Discovery Channel. Director: Jack Sholder.
Creature Feature Bleachers Award: Most Olde Tymey.
“12 Days of Terror” takes the sharksploitation genre in a heretofore unexplored direction— historical docudrama. After viewing so many films that take place either in the present or the purported “present” of the 1970s, it’s refreshing to see a different setting for a change. Yes, we’re still stuck in America, but at least we have traveled back to 1916 to bear witness to a historical horror. And since “12 Days of Terror” interprets a true event from our nation’s past, you might actually learn something from watching it (but don’t hold your breath). Personally, I think the Great Molasses Flood of 1919 might have made for more interesting subject matter, but what do I know? “12 Days of Terror” isn’t the world’s best movie, but if you’ve ever wondered what “Jaws” might look like set in 1916, you should give it a try.
It’s a hot summer on the shores of New Jersey. Bathers frolic in the water in an attempt to escape the heat. After a lifeguard is mysteriously eaten, however, senior lifeguard Alex (Colin Egglesfield) begins to suspect a shark. The authorities refuse to believe him, claiming that such a thing is impossible, unheard of, and most importantly, bad for business. Alex eventually teams up with the crusty old Captain (John Rhys-Davies, the voice of Alladin’s father in “Aladdin and the King of Thieves”) to hunt the shark. It’s no spoiler to say that they find the shark they are looking for. But is it really the culprit responsible for all the death and destruction? To this day, no one knows for sure.
The title “12 Days of Terror” is really something of a misnomer. A more accurate title would have been “A Shark Attack Followed by Five Days of Calmness and Order, Then a Second Shark Attack Followed by Six Days of Relative Unease, Then Another Shark Attack and a Little Terror.” Seriously, though the shark attacks spanned 12 days, the public wasn’t exactly shrieking and screaming, as the title would have you believe. In fact, the film emphasizes the lack of panic following the first attack, making a big deal about the fact that no one believes Alex.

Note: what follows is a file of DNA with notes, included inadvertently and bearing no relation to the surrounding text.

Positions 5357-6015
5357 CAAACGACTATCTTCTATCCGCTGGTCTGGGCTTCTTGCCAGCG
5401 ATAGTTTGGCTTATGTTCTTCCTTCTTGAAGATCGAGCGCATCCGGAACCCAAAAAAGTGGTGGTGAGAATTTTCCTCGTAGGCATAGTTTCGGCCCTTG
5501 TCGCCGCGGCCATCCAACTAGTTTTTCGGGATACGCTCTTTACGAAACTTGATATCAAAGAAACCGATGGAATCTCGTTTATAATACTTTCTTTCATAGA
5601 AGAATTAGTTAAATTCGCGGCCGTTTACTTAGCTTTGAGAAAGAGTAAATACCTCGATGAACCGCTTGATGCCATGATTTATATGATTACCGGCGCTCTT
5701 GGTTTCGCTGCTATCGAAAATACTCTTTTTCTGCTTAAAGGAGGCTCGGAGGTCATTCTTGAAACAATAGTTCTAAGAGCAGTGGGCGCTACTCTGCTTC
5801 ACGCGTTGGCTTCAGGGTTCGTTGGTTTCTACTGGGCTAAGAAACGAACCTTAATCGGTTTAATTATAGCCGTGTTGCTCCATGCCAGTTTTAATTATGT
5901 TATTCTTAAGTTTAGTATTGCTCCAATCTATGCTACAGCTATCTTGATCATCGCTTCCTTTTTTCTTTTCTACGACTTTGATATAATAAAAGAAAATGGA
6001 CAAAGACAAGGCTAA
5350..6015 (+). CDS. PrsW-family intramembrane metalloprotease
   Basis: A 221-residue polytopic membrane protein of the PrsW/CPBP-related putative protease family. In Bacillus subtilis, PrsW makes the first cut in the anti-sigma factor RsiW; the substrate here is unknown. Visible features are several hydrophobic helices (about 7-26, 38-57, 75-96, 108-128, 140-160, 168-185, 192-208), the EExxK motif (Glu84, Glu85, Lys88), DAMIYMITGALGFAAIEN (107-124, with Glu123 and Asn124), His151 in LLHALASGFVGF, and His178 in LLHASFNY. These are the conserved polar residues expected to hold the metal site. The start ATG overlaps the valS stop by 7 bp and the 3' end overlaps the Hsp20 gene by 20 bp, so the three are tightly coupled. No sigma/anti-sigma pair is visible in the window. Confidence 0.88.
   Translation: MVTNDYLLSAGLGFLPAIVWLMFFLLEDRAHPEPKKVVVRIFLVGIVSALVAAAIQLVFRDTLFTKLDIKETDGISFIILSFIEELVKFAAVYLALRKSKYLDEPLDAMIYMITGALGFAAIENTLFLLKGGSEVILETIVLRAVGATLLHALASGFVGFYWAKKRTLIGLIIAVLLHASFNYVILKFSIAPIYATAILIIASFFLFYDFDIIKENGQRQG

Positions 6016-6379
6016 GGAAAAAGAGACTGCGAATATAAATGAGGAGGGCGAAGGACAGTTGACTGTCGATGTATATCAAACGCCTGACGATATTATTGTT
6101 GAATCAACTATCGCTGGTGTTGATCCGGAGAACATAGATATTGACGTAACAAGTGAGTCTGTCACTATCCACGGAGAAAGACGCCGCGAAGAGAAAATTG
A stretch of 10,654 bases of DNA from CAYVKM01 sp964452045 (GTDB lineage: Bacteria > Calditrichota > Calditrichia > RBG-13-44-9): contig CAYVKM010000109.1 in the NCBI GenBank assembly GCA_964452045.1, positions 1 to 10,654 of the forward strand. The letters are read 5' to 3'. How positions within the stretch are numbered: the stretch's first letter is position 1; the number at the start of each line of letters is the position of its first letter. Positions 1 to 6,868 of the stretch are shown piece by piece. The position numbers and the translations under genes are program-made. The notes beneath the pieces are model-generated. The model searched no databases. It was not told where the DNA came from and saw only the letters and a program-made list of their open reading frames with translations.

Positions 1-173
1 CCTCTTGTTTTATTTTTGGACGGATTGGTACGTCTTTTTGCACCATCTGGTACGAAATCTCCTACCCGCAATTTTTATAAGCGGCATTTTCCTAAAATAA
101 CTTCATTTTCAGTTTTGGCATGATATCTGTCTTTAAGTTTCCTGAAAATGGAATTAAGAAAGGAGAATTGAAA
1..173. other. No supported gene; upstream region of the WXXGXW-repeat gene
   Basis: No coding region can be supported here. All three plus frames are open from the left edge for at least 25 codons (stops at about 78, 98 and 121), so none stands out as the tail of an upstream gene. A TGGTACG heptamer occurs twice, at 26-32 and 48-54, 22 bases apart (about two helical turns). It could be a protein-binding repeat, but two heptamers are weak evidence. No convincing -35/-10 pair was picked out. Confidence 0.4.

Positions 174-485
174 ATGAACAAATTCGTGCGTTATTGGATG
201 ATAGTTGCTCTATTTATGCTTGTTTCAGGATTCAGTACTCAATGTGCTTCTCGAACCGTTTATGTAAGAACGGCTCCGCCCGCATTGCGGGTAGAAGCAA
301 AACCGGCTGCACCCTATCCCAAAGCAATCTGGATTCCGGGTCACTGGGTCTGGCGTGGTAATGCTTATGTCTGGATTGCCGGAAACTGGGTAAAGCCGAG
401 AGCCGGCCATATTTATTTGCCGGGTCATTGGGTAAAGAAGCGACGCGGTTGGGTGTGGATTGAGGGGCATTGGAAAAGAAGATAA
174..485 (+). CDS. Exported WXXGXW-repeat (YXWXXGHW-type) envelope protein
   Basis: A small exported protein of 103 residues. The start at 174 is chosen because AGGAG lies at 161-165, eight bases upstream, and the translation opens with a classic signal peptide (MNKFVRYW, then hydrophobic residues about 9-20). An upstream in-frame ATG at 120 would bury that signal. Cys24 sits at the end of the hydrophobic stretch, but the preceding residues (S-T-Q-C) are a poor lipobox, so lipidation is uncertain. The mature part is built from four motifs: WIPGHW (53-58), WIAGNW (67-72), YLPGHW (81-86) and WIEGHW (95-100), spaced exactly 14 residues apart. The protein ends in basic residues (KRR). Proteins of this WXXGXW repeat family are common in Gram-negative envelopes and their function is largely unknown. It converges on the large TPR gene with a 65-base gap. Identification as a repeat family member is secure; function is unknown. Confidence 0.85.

The historical setting thankfully shields us from the idiocies of modern beach slang and customs. Once you’ve seen “Jersey Shore Shark Attack” (yes, that Jersey Shore), you’ll appreciate this fact more than you already do. The film also lacks the generally ubiquitous array of bikinis and ultra-tight wetsuits. On the contrary, many of the beachgoers are dressed to the nines, while those swimming in the water wear spiffy striped bathing suits.
Furthermore, the film somehow avoids the goofy feeling that plagues most sharksploitation films. I don’t quite know how to describe this, except to say that I wasn’t thinking “This is stupid” throughout the whole film. Unfortunately, many standard sharksploitation film features do sneak in. As so many times before, we are presented with a dumb romance, illogical decision-making, and characters we don’t really care about. Part of the problem stems from the fact that the original Jersey Shore Shark Attacks of 1916 inspired Peter Benchley to write the novel “Jaws,” which Spielberg then turned into the ultimate sharksploitation film. Though the events of “12 Days of Terror” predate “Jaws,” the film itself does not, so it all seems a bit familiar. And although there are some enjoyable retro moments that set “12 Days of Terror” apart, I found myself wanting the filmmakers to do just a little more with the historical setting.
The trailer has one of the world’s catchiest tag lines: “Based on the true story that inspired the movie that panicked the world.” Just rolls off the tongue:
You might also enjoy the German trailer:
“12 Days of Terror” is available on Amazon.